Review by Demigod_Tyek

Reviewed: 05/21/12

You will never regret putting this game's disks into your Playstation and awakening the masterpiece that is contained

I usually write reviews about games that may have recently came out and that I am currently playing, but everybody ends up talking about his or her favorite game at some point in time. So here I go, ranting on truthfully about the good and bad of my all-time favorite game.

I know Squaresoft/Square Enix's recent games have been nothing new to the RPG genre, but 10 years ago when this game was released, it had a lot of cherishable and new mechanics that RPG's today live off of. Square is responsible for several amazing RPGs on the SNES back in the early 90's and Final Fantasy VIII is the second FF to be released on Sony's PS console. It's just absolutely eye opening to go back in time and imagine yourself playing this game as if it just came out. Because clearly, this game is NOTHING compared to today's standards. But if you are a true gamer like myself, you look at what counts in a game when you score it, not at what the system delivers graphic or power wise.

FF8 follows the classic Square Enix RPG style... an open world to explore covered in random encounters that offer turn-based battle fun. If you look at all the games today and that have come out in the previous decade, you may think "Oh well, turn based is so boring and there are SO many other games like it." Well, this battle system was still "newer" back in 1999, and lots of fans loved it.

The story is immersive and sucks you in. The main character, Squall Leonhart (I've given up on how to spell his last name, there have been so many different spellings for it), may appear to be the kind of emo/suicidal teenager who couldn't give a care about life. Well, in the beginning, I guess that is somewhat right. But one of the greatest things in movies or games is character development. And Squall's character changes dramatically over the course of the game's 4 disks of story.

Anyway, Squall is a SeeD mercenary, responsible for helping those in need with politcal problems throughout the game's world (which never officially had a name). For what started as a typical easy day's work finished with pay, Squall soon finds himself caught up in an entire world conflict, and there soon is no way out. Him along with several allies and friends he encounters along the way, will deliver a story unlike anything you will ever experience. I have played through this game probably a total of ten times (aleast once a year) and I have NEVER gotten bored of it. I cannot think of one boring scene in the entire game. It just keeps adding up and up to a thrilling conclusion and one of the best endings any game has ever delivered.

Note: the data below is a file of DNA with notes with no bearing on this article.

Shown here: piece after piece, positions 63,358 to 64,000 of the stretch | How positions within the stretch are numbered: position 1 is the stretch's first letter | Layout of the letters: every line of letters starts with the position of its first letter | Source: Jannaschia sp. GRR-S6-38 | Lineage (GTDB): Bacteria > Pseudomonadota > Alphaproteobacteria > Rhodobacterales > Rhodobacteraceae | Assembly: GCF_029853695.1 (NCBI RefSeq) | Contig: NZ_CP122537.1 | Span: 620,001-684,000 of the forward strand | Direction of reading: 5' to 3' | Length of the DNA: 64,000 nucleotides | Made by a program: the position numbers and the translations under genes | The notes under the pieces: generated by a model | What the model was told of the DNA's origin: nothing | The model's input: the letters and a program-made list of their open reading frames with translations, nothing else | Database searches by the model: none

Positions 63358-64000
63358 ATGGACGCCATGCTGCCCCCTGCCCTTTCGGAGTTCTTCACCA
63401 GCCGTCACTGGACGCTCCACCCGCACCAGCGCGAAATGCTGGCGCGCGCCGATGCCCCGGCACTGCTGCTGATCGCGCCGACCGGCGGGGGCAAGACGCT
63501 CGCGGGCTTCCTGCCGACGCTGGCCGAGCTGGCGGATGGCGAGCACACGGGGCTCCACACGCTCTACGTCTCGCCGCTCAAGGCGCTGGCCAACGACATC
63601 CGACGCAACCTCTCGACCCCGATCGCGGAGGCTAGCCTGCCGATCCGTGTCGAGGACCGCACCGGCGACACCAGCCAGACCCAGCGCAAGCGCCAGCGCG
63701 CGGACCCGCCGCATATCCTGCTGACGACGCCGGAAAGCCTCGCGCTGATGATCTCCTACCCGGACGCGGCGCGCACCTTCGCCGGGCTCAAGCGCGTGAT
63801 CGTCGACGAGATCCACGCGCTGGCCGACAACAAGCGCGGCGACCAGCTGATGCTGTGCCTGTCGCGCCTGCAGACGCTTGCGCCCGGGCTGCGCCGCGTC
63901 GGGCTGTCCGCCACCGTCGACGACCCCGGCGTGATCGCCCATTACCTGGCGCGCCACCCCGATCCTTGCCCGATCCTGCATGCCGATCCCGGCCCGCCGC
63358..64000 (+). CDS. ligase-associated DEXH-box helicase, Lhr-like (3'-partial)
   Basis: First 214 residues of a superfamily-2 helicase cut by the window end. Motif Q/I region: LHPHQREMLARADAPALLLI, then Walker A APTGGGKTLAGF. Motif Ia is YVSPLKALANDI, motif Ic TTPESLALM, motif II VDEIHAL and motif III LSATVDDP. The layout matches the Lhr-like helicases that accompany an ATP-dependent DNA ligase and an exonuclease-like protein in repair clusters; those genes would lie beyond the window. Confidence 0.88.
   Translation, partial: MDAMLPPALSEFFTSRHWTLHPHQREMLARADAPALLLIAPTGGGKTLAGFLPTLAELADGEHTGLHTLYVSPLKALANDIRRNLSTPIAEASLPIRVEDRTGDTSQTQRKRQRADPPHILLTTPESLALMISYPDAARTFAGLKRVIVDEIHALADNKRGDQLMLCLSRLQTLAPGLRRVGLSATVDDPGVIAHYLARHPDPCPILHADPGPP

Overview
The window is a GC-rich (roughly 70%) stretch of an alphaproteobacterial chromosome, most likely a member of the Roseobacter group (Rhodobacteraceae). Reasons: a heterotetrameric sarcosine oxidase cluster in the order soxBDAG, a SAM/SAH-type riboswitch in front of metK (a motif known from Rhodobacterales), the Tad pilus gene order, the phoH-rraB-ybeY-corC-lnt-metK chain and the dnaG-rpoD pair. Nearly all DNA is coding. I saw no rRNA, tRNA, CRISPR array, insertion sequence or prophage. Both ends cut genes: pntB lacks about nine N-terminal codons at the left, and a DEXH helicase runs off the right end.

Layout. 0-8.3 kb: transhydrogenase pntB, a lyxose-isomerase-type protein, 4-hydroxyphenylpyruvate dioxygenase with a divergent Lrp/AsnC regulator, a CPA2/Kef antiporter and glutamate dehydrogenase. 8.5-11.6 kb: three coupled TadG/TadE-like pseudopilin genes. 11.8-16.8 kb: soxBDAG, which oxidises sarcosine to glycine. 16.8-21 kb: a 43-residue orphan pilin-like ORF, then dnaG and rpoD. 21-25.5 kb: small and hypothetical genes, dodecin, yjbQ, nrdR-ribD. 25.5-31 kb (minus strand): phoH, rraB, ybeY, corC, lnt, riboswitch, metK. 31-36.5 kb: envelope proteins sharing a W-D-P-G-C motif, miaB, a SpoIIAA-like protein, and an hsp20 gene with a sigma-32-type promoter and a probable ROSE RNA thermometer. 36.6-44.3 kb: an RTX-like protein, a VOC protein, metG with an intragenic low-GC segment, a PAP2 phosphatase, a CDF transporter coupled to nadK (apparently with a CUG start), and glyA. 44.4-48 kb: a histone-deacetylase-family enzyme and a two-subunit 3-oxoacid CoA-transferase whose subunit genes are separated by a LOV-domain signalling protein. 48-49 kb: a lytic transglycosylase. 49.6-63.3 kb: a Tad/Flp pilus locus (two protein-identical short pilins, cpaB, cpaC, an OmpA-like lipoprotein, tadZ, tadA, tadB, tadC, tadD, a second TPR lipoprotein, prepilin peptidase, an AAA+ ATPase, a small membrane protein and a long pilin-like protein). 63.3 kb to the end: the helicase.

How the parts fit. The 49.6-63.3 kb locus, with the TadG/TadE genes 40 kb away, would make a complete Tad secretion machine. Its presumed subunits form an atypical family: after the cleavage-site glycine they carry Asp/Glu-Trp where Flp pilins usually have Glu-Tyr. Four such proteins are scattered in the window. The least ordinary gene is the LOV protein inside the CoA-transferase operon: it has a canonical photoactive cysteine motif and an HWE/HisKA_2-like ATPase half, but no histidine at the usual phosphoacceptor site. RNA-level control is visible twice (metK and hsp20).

The game's battle system, like I said, is turn-based. You and up to three party members will battle enemies, and you have the option to Attack, use magic, summons, and items to defeat your opponent. When your character is low enough on HP, he or she has a Limit Break that can be accessed. It is typically their strongest attack, in an attempt to defeat the enemy before the enemy defeats them. Most of the Limit Breaks are offensive, but some are defensive and can heal your party, etc... If all three characters in battle at the time run out of HP, it's Game Over and you need to restart from the current-most save point.

The level up system is an up and down for the game. Unlike all off RPG games where the EXP needed to level up increases as your level increases, Final Fantasy VIII's EXP stays always at 1000. This can be good or bad, depending on how you look at it. The good is, it is very easy to level up and become powerful. The bad is, unlike in many other games, the enemies level up WITH you. So if you are a level 65 Squall, you will be battling a level 65 bug. If that makes sense. It is a counter to make sure the game is not too easy, but overall the game is not hard at all. It is just right.